Thursday, January 27, 2011

Another New Twist...Classic.

"Blue Dancers" ~ Edgar Degas, c.1889
Edgar Degas was...well, strange. He's one of the founding fathers of Impressionism and one of the most eminent painters of people in everyday life. He devoted his life to his work, but had an edge to his personality that alienated himself from polite society.

Degas was trained in the style of the old masters and never lost his deep affinity for them...how it must have surprised and disturbed him when he found himself morphing into a different sort of artist. Though he was accomplished at painting the elite--the structured portraits and formal still lifes filled with deep colors and chirascuro--he found himself haunting caf├ęs and parks and salons, observing and sketching the ordinary.  Those sketches blossomed into a body of work seldom produced by any artist--sculptures, oils on canvas, and pastels of his subjects--fill museums and galleries around the world today.

And yet, he was...well, opinionated. Witty and handsome, he could have been the toast of Paris had it not been for his argumentative and prejudicial nature. A fundamental Roman Catholic, he was extremely anti-semitic, and once fired a model upon learning that she was a Protestant.  His friend and fellow painter, Auguste  Renoir, was quoted as saying, "What a creature he was, that Degas! All his friends had to leave him; I was one of the last to go, but even I couldn't stay till the end." He never married and reportedly spent the last ten years of his life nearly blind, wandering the streets of Paris alone.

Degas' largest body of work was his focus (some would say 'obsession') with ballet dancers. He sketched them in class, on the stage, and in the wings. Acknowledging the athleticism of ballet, Degas was one of the first painters to capture the quality of real movement in his work.  In his quest to portray the real qualities, in addition to the ethereal qualities, of ballet, he haunted the studios, the stages, and the theatre wings of the Paris Opera House. Can you imagine the dancers standing together, preparing to go on stage, and seeing that guy "over there" stalking them, staring at them...yet again?

Yes, Degas was...controversial.

But the proof, as they say, is in the pudding (or in this case, the painting), and his work stands as a testament to the beauty and hard work and dedication of a life in the ballet world.

There is a resurgence today of that testament. Long viewed in recent times as simply a 'girly' and 'pretty' endeavor, ballet is receiving new acknowledgement as an artistic endeavor which is also an athletic endeavor. Or an athletic endeavor which is also an artistic endeavor. Either way, ballet is receiving the attention of stage (Billy Eliot), screen (Black Swan), and now, song (Runaway), and I say "high time!".

The old with the new. A classical twist on a contemporary gentre. By an artist that many deem to be strange, opinionated, and controversial. Where have I heard that story before?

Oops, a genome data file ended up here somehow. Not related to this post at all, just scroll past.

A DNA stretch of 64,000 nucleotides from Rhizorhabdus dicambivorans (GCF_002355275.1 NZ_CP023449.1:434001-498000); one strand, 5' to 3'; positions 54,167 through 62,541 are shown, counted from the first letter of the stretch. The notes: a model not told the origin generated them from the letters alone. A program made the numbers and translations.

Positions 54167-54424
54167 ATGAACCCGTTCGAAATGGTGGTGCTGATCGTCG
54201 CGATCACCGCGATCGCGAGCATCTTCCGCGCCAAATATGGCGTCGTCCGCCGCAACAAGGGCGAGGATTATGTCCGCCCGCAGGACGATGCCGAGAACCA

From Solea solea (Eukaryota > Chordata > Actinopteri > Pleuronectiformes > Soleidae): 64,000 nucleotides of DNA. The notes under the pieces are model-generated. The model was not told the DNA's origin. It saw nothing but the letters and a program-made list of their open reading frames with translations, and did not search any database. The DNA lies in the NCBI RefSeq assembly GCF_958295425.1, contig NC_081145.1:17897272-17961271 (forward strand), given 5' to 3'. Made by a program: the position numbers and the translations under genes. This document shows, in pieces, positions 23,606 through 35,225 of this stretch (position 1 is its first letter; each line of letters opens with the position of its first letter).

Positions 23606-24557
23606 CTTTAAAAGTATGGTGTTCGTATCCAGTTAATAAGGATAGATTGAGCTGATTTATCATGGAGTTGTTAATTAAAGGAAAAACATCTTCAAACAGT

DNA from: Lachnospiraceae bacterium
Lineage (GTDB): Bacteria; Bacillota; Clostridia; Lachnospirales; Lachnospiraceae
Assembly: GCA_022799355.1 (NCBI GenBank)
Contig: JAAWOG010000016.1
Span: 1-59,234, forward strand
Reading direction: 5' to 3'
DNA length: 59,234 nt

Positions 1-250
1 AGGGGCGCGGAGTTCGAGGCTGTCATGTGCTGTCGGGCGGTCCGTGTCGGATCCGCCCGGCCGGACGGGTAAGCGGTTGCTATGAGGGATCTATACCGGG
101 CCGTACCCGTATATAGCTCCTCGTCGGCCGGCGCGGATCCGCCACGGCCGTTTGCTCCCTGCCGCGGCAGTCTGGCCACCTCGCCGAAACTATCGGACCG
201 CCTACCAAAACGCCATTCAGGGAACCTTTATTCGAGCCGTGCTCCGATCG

The video below is an excerpt from Kanye West's newest endeavor, a "full length" movie (or a very long music video) called "Runaway". WARNING: This excerpt is considered the "clean" version, but the subject matter and the lyrics are explicit. You decide if you want to share it with anyone under, oh, say...thirty. ;-)

The best thing about the movie is West's decision to devote nearly ten minutes of ballet to his thirty-five minute video . The moment I saw it, images of Degas' blue dancers (there is a whole series of them) came to mind. There is scant difference between the images of Degas' art, and those of West's dancers. While I was never a big fan of Kanye West (who can forget the Taylor Swift debacle?), I can now see him as an artist...albeit a different sort, probably not one I'd want to hang out with. That's okay. Art isn't always made by 'nice' guys...and he just may be viewed as a classic someday.What a wonderful tapestry can be woven when we dare to twist the new with the old.  Enjoy!

Today, dare to be unconventional.


13 comments:

  1. Nice that we can enjoy Degas' art, but never have to worry about running into him at the supermarket or having to share a dinner with him, eh?

    Ballet is so intense as an art form. I had no idea it was thought of as "girly" or "pretty." Looks grueling, atheletic and beautiful to me.

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  2. Thank you, Reya.

    Ballet seems to be thought of that way only here in America. When Andrea was in Europe, she was astounded to witness the mega-enthusiasm of ballet in Russia, Poland, and Prague.

    Throngs of fans celebrate the ballet stars, men and women both, as elite atheletes, superstars, and national icons. People forge tickets to get into the Maryinski Ballet, where you dare not get up from your seat or it will be stolen. Andrea likened it to a cross between a Superb
    Bowl game and a rock concert each time she went...very intense.

    Here in America it's a completely different atmosphere...much to my deep sorrow. Maybe pieces like this will help to change the perception.

    Grueling, atheletic, and beautiful. Well said! xoxo

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  3. A celebration of the human form.

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  4. Oh, what a perfect definition, Rick. Of course a poet would come up with it.

    Thank you for your brief but eloquent comment...passing it on to Andrea immediately. xoxo

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  5. Dear Jo. Did you know that I'm learning why it would feel neglectful not to come here once a day? It is for the ease of learning.